It is official. After months of speculation and rumors concerning the fate of the current Universal Camouflage Pattern (UCP), the U. S. Army officially announced its pending replacement in an August 6th press release. The official announcement came less than a week after Army officials released images of the new Operational Camouflage Pattern (OCP).
Roll out of ACUs in the new pattern are expected to be available by summer of 2015, and plans are to phase in the new uniforms as current-issue items need replacing. Official retirement of UCP is slated for 2018.
Why Replace UCP?
When UCP was introduced, it was heralded as the next generation of not only camouflage but also all around combat uniform design. The green-grey pattern was considered more universal, able to be utilized in a variety of environments. The overall design included a mandarin style collar; there were pen pockets on the sleeves and hook-and-loop closure on pockets – a futuristic look for today’s soldier. Almost immediately, users complained that the “universal camo” was anything but, claiming that the pattern did not match any specific environment and blended poorly with most backgrounds. Troops recently deployed to Afghanistan were even supplied with a temporary supply of gear produced in MultiCam by Crye Precision.
What is OCP?
Operational Camouflage Pattern is, according to the Army press release, a “color palette of muted greens, light beige and dark brown resembling MultiCam, the pattern used by soldiers deploying to Afghanistan.” Reviews of side by side pictures of MultiCam and OCP reveal that the patterns are more than similar, they are nearly identical. The major differences between the two patterns are that OCP includes a reduction in the amount of beige and brown patches, and it does not include the vertical branch design present in the MultiCam version.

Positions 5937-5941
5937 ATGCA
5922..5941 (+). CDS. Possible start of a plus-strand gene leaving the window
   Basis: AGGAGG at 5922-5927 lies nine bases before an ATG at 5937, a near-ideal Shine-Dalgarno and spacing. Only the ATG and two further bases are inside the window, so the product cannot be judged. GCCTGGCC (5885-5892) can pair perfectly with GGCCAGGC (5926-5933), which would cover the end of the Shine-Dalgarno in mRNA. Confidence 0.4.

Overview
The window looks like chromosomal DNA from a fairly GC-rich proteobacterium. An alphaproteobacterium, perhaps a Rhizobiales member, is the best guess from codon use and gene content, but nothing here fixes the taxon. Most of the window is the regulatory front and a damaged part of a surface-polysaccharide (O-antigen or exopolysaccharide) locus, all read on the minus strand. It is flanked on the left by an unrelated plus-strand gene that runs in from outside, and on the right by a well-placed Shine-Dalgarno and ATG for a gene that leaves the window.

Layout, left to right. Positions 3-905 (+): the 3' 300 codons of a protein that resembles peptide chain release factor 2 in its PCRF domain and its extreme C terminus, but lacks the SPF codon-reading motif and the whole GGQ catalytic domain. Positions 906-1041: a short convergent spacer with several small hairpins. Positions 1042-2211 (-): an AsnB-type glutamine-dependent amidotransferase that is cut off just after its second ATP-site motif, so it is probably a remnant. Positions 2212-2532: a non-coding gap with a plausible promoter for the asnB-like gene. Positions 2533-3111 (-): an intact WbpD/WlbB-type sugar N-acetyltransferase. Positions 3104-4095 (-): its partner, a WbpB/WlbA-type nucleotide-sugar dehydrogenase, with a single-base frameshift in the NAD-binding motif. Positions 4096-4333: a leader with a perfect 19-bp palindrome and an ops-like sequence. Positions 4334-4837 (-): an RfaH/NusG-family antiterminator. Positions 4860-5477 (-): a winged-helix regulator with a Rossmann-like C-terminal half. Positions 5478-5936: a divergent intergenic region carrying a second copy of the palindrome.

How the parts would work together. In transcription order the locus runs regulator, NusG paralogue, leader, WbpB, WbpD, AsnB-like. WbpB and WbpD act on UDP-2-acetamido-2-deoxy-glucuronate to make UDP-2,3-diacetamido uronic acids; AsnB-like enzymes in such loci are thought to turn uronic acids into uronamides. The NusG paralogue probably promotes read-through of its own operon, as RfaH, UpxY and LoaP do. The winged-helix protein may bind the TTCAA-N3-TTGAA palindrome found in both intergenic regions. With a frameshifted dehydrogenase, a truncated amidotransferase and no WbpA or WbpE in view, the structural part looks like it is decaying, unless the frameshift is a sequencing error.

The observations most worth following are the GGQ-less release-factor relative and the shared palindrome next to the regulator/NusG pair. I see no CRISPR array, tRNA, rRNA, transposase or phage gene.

While OCP is being developed as a base pattern for use in all combatant commands, as well as in garrison, the Army has also stated it will be part of a “family” of patterns. Plans include providing darker jungle-woodland and lighter desert variants. This move will be a familiar return to past practice of having a basic woodland pattern for everyday use and a desert pattern authorized when mission necessary.
It is no coincidence that OCP, referred to as Scorpion W2 during previous testing, closely resembles MultiCam. MultiCam was reportedly a first choice with Army leadership, however, negotiations with Crye Precision failed to reach a cost acceptable to both parties. Instead, the Army decided to select Scorpion W2, also developed by Crye Precision but the rights to which were already owned by the Army, a move which will save the Army considerable licensing costs.
Additional cost savings may be achieved through the continued use of wearable items, such as Modular Lightweight Load Carrying Equipment and Outer Tactical Vests, which would be dyed coyote brown. This would allow large inventories of UCP gear to remain in service rather than surplus as has happened during previous changes. Furthermore, it has been reported that officials are investigating the possibility of carrying out the dying process utilizing portable technology most likely at larger supply depots rather than the more costly process of sending equipment back to manufacturers for modification.
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